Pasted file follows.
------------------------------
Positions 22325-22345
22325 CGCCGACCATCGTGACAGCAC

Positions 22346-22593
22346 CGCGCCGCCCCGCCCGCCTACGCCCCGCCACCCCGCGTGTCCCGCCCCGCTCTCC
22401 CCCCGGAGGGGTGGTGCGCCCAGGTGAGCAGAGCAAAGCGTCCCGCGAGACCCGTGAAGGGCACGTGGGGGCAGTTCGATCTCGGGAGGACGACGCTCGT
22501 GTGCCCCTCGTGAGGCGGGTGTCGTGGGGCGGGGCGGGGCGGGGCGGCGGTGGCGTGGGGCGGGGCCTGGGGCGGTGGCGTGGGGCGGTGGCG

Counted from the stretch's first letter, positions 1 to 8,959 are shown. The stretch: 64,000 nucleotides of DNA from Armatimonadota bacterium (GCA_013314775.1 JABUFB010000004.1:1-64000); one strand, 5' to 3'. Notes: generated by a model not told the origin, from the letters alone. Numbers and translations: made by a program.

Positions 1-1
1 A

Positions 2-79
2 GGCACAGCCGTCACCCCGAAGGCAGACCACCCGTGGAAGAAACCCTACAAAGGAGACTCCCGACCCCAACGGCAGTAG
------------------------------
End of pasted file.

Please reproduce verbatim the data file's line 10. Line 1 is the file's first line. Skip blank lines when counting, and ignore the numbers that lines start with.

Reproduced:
Positions 2-79